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The Effect of Workplace Design

30 November 2018

The Effect of Workplace Design on Quality of Life at Work

The Effect of Workplace Design on Quality of Life at Work

The workplace has undergone revolutionary change in recent years – making workplace design an exciting area of speciality for interior designers. Mobile devices have freed office workers from being deskbound and many corporations have embraced the importance of workplace wellness and creating a healthy and stimulating office environment that not only supports workers in doing their best possible work but makes them happier as well. After all, happy and healthy people are more productive and are less likely to move on to a new job.

Studies have shown that highly engaged workers (ie those who are happy, thriving and loving their jobs) report having a greater degree of control over where and how they work. This has led to a rise in Activity Based Working or ABW. ABW was enabled by the rise of mobile devices. With no need to sit at one desk all day in front of a fixed PC, new ways of working were suddenly possible. Office workers could be freed from their private cubicles and corner offices to work across the office in different zones designed for focussed work, collaborative work, presentations and training and casual interaction.

The concept of ABW was first developed and made widespread by Dutch consulting firm Veldhoen + Company. The first ABW workplace, in 1997, was the head office of Interpolis, a Dutch insurance company. ABW is now constantly evolving as new technologies and work practices emerge, leaders learn from one another, and companies continue to shape the core concept to their own specific needs and company culture.

Effect of Workplace Design

Each day is filled with many tasks to do, but the attention required for each task is not uniform. Some tasks require us to think creatively, for others we need to collaborate, and others are simply mundane daily chores. In an ABW workplace, each person can choose a desk, room or area according to the task at hand. A well-designed ABW workspace is designed to support each individual in doing their particular task.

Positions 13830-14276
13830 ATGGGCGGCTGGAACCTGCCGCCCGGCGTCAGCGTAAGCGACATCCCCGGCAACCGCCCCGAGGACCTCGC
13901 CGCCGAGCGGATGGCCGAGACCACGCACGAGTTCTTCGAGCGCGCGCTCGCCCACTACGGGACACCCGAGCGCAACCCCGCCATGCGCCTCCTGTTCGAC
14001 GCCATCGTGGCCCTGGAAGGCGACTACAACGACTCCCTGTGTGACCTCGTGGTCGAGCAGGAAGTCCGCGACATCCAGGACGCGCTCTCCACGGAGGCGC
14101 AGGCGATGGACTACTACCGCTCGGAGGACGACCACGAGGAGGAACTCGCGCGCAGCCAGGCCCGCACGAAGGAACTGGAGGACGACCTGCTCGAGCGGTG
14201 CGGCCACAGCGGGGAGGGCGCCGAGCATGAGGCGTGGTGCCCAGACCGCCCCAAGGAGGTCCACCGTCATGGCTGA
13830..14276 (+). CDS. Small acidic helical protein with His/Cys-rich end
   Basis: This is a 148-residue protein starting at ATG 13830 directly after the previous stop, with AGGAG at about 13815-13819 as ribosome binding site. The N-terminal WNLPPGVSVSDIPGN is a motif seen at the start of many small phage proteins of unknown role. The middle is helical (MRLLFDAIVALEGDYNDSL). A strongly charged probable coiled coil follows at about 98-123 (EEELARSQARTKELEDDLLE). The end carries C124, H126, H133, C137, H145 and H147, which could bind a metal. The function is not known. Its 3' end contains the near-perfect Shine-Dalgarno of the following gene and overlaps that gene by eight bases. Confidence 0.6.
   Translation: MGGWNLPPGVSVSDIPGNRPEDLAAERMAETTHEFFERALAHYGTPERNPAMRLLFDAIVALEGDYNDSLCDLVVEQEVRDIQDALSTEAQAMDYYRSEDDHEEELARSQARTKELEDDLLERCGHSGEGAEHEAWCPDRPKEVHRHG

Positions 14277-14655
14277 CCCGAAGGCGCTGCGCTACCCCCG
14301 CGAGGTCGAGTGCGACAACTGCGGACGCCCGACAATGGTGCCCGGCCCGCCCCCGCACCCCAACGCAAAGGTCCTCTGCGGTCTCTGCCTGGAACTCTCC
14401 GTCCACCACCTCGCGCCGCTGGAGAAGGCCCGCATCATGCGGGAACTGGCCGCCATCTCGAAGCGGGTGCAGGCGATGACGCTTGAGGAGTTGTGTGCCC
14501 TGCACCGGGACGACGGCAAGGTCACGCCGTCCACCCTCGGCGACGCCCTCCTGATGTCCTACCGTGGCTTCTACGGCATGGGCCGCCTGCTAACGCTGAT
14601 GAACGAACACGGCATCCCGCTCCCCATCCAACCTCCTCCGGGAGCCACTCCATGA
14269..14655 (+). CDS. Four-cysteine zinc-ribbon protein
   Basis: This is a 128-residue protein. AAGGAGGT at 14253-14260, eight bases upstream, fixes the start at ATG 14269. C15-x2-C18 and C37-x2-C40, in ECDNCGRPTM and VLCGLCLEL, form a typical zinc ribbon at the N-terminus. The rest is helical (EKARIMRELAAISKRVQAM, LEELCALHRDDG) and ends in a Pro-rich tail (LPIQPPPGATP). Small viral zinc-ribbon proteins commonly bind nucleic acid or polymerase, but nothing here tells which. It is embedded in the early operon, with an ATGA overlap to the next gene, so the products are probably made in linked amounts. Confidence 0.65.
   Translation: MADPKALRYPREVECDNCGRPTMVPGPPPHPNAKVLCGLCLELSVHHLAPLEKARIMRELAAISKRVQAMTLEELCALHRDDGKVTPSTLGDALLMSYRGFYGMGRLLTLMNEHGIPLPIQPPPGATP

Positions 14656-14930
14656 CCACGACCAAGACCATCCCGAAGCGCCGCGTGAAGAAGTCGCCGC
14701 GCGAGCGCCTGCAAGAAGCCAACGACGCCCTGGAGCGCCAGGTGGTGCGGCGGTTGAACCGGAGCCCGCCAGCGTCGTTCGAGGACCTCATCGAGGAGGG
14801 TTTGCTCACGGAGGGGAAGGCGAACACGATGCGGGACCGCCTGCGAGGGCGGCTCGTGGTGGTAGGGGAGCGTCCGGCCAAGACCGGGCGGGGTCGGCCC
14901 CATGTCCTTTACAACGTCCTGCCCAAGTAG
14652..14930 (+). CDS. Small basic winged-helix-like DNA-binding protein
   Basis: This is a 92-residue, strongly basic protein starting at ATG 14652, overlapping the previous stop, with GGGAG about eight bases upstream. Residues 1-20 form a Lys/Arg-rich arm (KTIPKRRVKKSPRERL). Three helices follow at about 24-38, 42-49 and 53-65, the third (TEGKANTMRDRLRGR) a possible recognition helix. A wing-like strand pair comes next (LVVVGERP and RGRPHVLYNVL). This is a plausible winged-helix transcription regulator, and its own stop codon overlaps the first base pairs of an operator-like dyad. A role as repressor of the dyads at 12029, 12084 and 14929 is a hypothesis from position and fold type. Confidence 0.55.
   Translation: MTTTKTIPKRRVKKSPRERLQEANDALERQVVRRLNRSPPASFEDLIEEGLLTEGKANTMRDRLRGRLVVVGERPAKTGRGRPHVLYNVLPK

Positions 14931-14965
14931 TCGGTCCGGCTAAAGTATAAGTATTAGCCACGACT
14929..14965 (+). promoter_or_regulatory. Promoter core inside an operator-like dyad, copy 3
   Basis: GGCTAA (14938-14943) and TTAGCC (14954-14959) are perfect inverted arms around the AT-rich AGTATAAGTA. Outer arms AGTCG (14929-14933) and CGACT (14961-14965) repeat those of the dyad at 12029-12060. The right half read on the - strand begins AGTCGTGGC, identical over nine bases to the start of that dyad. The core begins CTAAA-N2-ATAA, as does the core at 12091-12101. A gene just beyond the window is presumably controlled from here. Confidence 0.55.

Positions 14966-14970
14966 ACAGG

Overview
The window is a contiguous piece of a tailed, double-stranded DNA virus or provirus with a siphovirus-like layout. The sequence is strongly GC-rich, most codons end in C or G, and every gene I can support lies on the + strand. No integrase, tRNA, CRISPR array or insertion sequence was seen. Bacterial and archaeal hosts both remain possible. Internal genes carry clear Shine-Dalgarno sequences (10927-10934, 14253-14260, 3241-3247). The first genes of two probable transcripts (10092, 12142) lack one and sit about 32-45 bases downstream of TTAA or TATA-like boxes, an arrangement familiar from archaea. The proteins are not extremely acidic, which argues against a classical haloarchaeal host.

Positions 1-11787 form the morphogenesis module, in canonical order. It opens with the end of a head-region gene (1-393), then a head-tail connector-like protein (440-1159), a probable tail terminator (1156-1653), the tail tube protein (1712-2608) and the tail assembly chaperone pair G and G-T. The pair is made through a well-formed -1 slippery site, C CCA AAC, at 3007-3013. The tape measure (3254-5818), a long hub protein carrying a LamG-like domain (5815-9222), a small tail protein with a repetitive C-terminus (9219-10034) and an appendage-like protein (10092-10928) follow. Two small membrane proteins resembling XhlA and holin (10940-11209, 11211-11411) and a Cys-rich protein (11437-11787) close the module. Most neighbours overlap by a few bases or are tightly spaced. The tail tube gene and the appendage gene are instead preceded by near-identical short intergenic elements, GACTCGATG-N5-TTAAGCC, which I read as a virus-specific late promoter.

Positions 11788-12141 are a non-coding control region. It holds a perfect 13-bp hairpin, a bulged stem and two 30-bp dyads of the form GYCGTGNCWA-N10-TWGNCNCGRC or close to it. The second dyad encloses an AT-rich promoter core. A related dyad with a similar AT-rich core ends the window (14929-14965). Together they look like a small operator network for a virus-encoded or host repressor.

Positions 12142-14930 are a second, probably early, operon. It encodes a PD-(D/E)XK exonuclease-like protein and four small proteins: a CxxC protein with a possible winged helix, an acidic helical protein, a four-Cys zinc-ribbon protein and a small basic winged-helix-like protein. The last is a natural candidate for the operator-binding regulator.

In an average ABW office, there is typically a mix of team desks, quiet concentration rooms, telephone booths and meeting rooms. More advanced ABW offices may also offer stand up meeting tables, a brainstorming area, multimedia rooms, a lounge area and stand up work stations.

In her book, Create a Thriving Workspace, workplace design specialist Anetta Pizag says that the best ABW workspaces are dynamic environments geared towards teamwork, with collaborative spaces taking up over 30 per cent of the floor area (while in traditional offices this is typically around 10 per cent).

“ABW is a potent strategy,” says Pizag. “If implemented well, the benefits are enormous. It creates a less hierachical workplace that stimulates interaction and knowledge exchange, supports learning and professional development, promotes trust and personal accountability, and makes work more efficient as well as more enjoyable.”

Workplace wellness is another major focus for today's workplace interior designers. Providing ample natural light and fresh air if possible, outdoor spaces, natural materials and living plants all serve to enhance office workers health and wellbeing and improve quality of life in spaces where people spend a large proportion of their lives.

Some companies are incorporating cafes serving healthy food, prayer rooms and meditation rooms, gyms and other facilities into their workplaces to enhance their employees' daily life and overall wellbeing.

The best commercial interior designers are also creating workspaces that are uplifting and inspiring and promote creativity through the use of colour and incorporation of artworks, designer furniture and beautiful finishes.

Great workspaces are not necessarily trendy. They foster community, increase employee morale and synergies, and inspire creativity. They simultaneously lower operating costs, reduce office space rental costs, increase efficiencies and actively embrace green and sustainable materials and technologies. Most importantly, they nourish and delight the human spirit. Companies that have invested in the health and well being of their employees through new approaches to workplace design have seen their investments pay off in spades.

As an interior designer, you have an opportunity to be a part of this revolution in workplace design – and instrumental in creating healthier and happier places where people can thrive and enjoy the space in which they spend a quarter of their lives.